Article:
November 07, 2018LITTLETON—Representatives from three different branches of the Tri-County Community Action Program (CAP) went before the Budget Committee last week to request its support for their voter-considered aid requests, which go on the warrant in March.
Brenda Gagne, Transport Director for Tri-County Transit came to request support for the Tri-Town Bus, which operates through the Littleton-Lancaster corridor, and for its door-to-door service.
Tri-County Transit facilitated 9,100 trips for 288 Littleton residents last year. Many of them were veterans bound for the White River Junction office of Veterans Affairs. Others used the service to access medical care, whether to Littleton Regional, Weeks, or a mental health visit.
Tri-County Transit also provides a volunteer-run, long-distance transport service for seniors and veterans, which goes as far as Portland, Maine, but also to Manchester and White River Junction.
Gagne said that while her service and the Senior Center's do overlap, there was enough volume of need that they do not duplicate
The Tri-Town Bus deviates up to a quarter of a mile, and costs $3 for an all day, unlimited ride. The door-to-door bus is free, and long-distance medical transport is grant funded, and free to both the elderly and the disabled. Many use it for essential grocery runs, or even to access work.
While the VA offers its own bus, an all-day group trip—Gagne explained that many of her veteran clients find a 12-hour trip too taxing, physically or mentally, and prefer the more focused service.
Next, Dawn Ferringo, Division Director of Preventative Services, came to advocate for Tri-County Cap programs related to homeless intervention and prevention, and its several shelters.
Last year, homeless outreach reached 84 individuals, loans were granted to 16, and four residents were temporarily put up in hotels.
The programs provide cash assistance, in the form of security deposits for new rentals, and aid for rent arrearages. Eviction-prevention services can pay up to six months of rent, under certain circumstances. Where applicable, contracted loan repayment is kept to manageable levels, such as $30 per month.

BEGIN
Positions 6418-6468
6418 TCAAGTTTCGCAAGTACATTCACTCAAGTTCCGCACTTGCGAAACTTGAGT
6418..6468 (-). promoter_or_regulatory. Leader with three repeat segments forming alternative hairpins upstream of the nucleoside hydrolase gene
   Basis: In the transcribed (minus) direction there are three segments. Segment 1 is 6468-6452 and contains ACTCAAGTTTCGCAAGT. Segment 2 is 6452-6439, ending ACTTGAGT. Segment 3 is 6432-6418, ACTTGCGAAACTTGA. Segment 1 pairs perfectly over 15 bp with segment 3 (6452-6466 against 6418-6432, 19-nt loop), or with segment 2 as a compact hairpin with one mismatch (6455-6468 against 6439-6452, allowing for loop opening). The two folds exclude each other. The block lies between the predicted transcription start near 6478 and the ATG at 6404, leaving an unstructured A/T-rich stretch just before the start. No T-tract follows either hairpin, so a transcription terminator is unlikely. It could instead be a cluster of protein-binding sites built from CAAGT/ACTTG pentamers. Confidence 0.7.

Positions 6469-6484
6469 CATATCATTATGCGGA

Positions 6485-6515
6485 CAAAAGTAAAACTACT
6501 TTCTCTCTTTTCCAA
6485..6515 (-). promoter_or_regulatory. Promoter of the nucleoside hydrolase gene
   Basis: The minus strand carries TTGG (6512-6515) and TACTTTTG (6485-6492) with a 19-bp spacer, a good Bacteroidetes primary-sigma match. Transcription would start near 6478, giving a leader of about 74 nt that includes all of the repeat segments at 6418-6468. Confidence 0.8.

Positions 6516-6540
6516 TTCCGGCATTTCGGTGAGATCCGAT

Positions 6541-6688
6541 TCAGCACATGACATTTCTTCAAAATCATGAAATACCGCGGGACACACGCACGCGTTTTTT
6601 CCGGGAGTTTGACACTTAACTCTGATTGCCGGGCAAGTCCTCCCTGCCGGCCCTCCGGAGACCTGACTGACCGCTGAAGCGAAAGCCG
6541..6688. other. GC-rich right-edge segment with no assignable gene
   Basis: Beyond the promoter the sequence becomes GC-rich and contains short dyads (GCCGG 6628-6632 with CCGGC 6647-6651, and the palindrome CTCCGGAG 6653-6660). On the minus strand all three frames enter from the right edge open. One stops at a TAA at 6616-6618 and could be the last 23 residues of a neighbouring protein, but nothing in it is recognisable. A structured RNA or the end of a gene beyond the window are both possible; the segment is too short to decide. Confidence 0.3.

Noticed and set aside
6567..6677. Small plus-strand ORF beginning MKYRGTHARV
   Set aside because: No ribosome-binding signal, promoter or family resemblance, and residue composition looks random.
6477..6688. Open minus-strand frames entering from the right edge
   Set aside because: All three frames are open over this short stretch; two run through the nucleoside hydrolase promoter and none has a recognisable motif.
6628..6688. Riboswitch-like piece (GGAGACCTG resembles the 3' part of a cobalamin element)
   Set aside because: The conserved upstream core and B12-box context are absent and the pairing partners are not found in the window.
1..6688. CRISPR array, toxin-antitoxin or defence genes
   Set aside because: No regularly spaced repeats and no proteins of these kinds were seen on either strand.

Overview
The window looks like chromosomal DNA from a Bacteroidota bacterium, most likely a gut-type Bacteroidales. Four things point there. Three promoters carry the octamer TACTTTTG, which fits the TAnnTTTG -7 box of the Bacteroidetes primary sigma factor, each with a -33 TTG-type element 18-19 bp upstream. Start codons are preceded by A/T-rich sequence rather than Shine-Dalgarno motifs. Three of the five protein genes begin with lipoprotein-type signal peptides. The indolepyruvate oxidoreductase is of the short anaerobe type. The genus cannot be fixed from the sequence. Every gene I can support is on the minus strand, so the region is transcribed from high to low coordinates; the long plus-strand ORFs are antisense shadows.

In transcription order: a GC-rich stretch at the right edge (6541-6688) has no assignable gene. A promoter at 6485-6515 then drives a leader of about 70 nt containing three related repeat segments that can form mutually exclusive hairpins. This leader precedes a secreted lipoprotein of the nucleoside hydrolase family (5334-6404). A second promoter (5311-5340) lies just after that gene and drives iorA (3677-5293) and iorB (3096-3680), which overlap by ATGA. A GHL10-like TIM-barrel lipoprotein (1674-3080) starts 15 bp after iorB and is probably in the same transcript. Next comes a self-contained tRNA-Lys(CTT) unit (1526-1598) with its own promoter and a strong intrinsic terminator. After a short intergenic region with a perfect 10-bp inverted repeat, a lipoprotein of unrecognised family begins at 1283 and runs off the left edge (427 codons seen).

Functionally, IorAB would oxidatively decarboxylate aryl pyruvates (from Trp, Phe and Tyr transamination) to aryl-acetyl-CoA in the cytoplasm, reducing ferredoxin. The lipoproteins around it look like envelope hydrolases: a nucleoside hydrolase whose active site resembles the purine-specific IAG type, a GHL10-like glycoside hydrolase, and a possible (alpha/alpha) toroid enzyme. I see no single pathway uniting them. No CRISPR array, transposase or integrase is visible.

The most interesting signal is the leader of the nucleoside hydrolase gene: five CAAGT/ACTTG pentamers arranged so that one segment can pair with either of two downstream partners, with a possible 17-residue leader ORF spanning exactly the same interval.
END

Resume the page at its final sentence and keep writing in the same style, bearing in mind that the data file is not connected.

"If they default on that loan, the Feds up the money to the landlord, so the landlord isn't at risk," Ferringo explained, and added "We try to hold them accountable."
"All these services reduce your direct costs for town welfare money," she pointed out.
Every school in the state has a homeless liaison, and the program works with those in Littleton, Lisbon, and Bethlehem. Ferringo observed that her staff receives more calls from schools related to domestic violence than for homelessness. The program collaborates with multiple local charities, including catholic charities and Community Church of Franconia. This year, the organization have organized a partnership with the Littleton PD, and will transport residents
She asked for $5,000 for her homelessness programs.
Burch House services victims of domestic violence in 17 northern Grafton County—116 women and children in Littleton along last year, and 554 individuals in the broader region.
Ferringo requested $3,080 for Burch House, an amount which is level over the past two years, and will be used as matching funds to acquire grants, which expect 25 percent chip-in of non-federal and non-state money. Town-provided money qualifies, so if all goes well, the $3,080 can be leveraged into as much as three times that in grants. County funding also qualifies for grant purposes.
Finally, Tri-County CAP's Energy Services Division requested $11,000 to provide fuel and electrical assistance. Last year, the program served some 220 households for a total value of about $191,319 in fuel assistance. They weatherized 12 homes at a cost of $49,871, and provided $16,661 from their fuel pantries, all in Littleton alone. The program aims to provide about one third of annual heating costs to those who qualify.
When someone applies for fuel and energy aid, they are requested to prove a month of income, provide landlord forms and tax returns, as well as report other aid programs, such as food stamps. Fuel assistance is open to anyone under 60 percent median income, and runs Dec. 3 through April 30. Electrical assistance takes the form of an annual discount, and has slightly higher income qualifications. Fuel assistance is federally funded, but does not cover offices, administration, and implementation—so town aid will support the organization's operations and presence in the region.
Voters will decide on Tri-County CAP's requests for aid in March.